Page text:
Notwithstanding the Bombay High Court’s interim order last week staying certain clauses of the Information Technology Rules, 2021, especially those relating to adherence to a code of ethics, which the digital media industry welcomed, video streaming services (OTT or over-the-top) said they would continue treading cautiously on content.
The court had passed the interim order in a petition challenging the constitutionality of the Information Technology (Intermediary Guidelines and Digital Media Ethics Code) Rules 2021. The court stayed parts of Rule 9 (1) and Rule (3). The former mandates publishers to adhere to a code of ethics.
While digital news media firms welcomed the order and said the court is cognizant of the need for freedom of speech and expression, streaming services’ executives and lawyers pointed to the higher pressure on streaming platforms given the controversies around shows like Tandav. Over-the-top (OTT) streaming platforms would prefer to play safe, they said.
Platforms will continue to eschew political and religious issues owing to more stringent rules, greater scrutiny and clampdown if this interim order is overturned. Lawyers said that reasonable restrictions with respect to other laws continue to exist, as does the inter-ministerial committee as the oversight body.
“This may be seen as some sort of temporary relief (for OTT players) but there is no finality to it and it cannot be relied upon because we don’t know when this order may be overturned or upheld,” said Marathi film producer Akshay Bardapurkar, founder of OTT platform Planet Marathi. Most platforms, including theirs, Bardapurkar said, are taking recourse to self-censorship to avoid any narratives touching upon political or religious issues so as to “not hurt any sentiments.”
A senior executive at an OTT platform said the Tandav controversy showed that backlash doesn’t just stop at online trolling. It can actually extend to FIRs and arrests of platform executives. “While the news is heartening in the larger scheme of things, platforms will continue to be wary and examine every creative decision with a legal microscope. Protests will continue as always because the government will still be unhappy with many voices or what it may deem misinformation as entertainment,” said a filmmaker working on a slate of web originals.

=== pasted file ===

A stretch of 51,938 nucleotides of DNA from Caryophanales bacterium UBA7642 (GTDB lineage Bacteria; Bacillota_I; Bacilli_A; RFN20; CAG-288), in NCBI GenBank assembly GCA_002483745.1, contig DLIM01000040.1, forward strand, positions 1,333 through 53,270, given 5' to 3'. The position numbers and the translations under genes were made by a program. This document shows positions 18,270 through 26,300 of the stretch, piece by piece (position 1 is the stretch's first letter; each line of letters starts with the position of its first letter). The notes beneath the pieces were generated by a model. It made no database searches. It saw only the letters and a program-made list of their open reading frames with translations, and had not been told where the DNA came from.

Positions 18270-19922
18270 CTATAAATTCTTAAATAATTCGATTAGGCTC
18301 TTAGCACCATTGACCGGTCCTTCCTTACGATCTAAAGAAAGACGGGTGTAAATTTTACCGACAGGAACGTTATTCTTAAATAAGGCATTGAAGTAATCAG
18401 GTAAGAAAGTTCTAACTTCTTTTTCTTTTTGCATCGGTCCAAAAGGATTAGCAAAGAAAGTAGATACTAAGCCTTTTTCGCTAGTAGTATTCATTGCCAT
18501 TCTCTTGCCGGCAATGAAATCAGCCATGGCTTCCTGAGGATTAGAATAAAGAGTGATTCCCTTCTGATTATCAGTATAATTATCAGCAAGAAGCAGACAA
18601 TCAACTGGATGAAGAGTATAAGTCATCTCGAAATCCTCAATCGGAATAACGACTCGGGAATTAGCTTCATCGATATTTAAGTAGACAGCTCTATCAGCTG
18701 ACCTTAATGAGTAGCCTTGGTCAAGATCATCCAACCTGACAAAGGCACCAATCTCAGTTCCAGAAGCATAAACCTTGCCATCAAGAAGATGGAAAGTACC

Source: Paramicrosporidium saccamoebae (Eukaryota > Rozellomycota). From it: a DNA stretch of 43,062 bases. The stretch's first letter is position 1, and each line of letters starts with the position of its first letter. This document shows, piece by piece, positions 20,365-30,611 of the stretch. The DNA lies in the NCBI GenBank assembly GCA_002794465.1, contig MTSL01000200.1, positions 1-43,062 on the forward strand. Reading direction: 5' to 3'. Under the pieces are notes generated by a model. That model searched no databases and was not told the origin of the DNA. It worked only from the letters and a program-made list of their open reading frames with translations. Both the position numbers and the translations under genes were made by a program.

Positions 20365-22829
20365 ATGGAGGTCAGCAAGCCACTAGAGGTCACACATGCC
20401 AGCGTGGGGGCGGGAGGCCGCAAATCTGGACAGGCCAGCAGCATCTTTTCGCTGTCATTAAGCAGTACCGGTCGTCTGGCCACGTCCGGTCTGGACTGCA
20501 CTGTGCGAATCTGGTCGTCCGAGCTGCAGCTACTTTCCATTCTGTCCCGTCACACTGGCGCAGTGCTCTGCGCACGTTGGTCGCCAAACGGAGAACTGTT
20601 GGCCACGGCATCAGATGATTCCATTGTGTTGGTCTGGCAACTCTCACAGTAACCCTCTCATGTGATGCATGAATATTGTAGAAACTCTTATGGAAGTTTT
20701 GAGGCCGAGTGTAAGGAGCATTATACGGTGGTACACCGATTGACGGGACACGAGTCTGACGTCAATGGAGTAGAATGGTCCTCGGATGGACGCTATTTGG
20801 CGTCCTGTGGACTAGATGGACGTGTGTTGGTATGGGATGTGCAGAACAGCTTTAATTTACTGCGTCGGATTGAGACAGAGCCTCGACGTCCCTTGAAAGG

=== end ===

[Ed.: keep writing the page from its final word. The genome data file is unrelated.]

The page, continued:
Filmmaker Goldie Behl who has backed shows like Hello Mini (MX Player) and RejctX (ZEE5) agreed it’s always good to have a legal opinion before your content goes to the public at large, especially if you are dealing with sensitive issues.
Prashant Phillips, partner at Lakshmikumaran & Sridharan Attorneys said while the interim order relieves OTT platforms, for the time being, from compliance with the substantive requirement to comply with the Code of Ethics, the powers of the I&B ministry in blocking information, furnishing of information and requirements relating to grievance redressal continue to remain valid.
Despite the stay, the authorized officer and interdepartmental committee, as and when constituted, may issue directions to OTT platforms in response to published content which may be, in their view, contrary to the Intermediaries Guidelines, Philips said.
When it comes to experimentation with themes and genres, OTT platforms have faced immense backlash in the past due to the content published, said Siddharth Mahajan, partner at Athena Legal. “Despite stay on the 2021 Rules, there are other laws under which government could act against the content which they assume to be controversial. Therefore, it is imperative for these platforms to be cautious, experimentation is not restricted but has to be exercised with a degree of care as the Constitution guarantees reasonable restrictions on the freedom of speech,” he said.
Shreya Suri, partner at legal firm IndusLaw said while OTTs are not required to adhere to the Code of Ethics prescribed in the IT Rules, pursuant to the interim stay, they may still be required to ensure that the content available for public access does not violate the provisions of the IT Act, 2000 that, for instance, prohibits the publication and transmission of any obscene material that is lascivious in nature.
“Further, content will continue to remain subject to the reasonable restrictions on the freedom of speech and expression provided in our Constitution which may be imposed on a case-by-case basis, (such as) in the interest of the sovereignty and integrity of India or for preventing incitement to the commission of any cognizable offence relating to the same,” Suri said.